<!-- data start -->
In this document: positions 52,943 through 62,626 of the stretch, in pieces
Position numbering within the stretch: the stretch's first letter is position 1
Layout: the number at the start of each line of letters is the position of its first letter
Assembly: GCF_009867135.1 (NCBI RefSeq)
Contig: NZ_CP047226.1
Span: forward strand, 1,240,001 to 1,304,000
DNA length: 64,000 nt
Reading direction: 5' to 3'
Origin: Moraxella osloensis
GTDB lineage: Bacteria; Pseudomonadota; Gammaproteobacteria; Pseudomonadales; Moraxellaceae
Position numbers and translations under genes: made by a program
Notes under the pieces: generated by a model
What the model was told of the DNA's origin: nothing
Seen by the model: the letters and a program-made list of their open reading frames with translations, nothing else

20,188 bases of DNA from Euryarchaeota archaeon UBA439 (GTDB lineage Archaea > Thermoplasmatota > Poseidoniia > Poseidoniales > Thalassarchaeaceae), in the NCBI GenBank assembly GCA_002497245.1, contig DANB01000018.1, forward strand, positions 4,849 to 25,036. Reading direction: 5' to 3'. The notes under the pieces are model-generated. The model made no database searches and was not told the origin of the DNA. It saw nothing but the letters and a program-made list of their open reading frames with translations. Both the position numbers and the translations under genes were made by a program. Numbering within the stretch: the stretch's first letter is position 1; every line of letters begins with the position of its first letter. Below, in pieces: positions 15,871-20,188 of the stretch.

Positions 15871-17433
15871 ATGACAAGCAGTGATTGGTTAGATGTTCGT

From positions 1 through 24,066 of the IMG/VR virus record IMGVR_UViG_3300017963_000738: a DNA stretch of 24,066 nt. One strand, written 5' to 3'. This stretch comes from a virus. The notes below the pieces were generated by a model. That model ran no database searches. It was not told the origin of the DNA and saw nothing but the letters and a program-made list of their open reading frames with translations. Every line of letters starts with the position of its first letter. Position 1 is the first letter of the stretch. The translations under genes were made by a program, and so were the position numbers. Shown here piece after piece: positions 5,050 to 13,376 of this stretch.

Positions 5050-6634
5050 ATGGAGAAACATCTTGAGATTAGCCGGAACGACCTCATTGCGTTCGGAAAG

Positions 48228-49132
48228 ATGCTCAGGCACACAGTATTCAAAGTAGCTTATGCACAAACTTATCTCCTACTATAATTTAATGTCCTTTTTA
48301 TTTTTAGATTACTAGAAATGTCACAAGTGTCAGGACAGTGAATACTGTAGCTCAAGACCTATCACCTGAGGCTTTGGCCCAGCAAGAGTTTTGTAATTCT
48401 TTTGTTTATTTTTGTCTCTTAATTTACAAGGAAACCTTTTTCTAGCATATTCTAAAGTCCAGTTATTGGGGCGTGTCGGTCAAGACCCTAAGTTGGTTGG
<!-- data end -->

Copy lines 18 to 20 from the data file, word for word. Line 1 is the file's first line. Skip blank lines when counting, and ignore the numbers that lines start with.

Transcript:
From positions 1 through 24,066 of the IMG/VR virus record IMGVR_UViG_3300017963_000738: a DNA stretch of 24,066 nt. One strand, written 5' to 3'. This stretch comes from a virus. The notes below the pieces were generated by a model. That model ran no database searches. It was not told the origin of the DNA and saw nothing but the letters and a program-made list of their open reading frames with translations. Every line of letters starts with the position of its first letter. Position 1 is the first letter of the stretch. The translations under genes were made by a program, and so were the position numbers. Shown here piece after piece: positions 5,050 to 13,376 of this stretch.

Positions 5050-6634
5050 ATGGAGAAACATCTTGAGATTAGCCGGAACGACCTCATTGCGTTCGGAAAG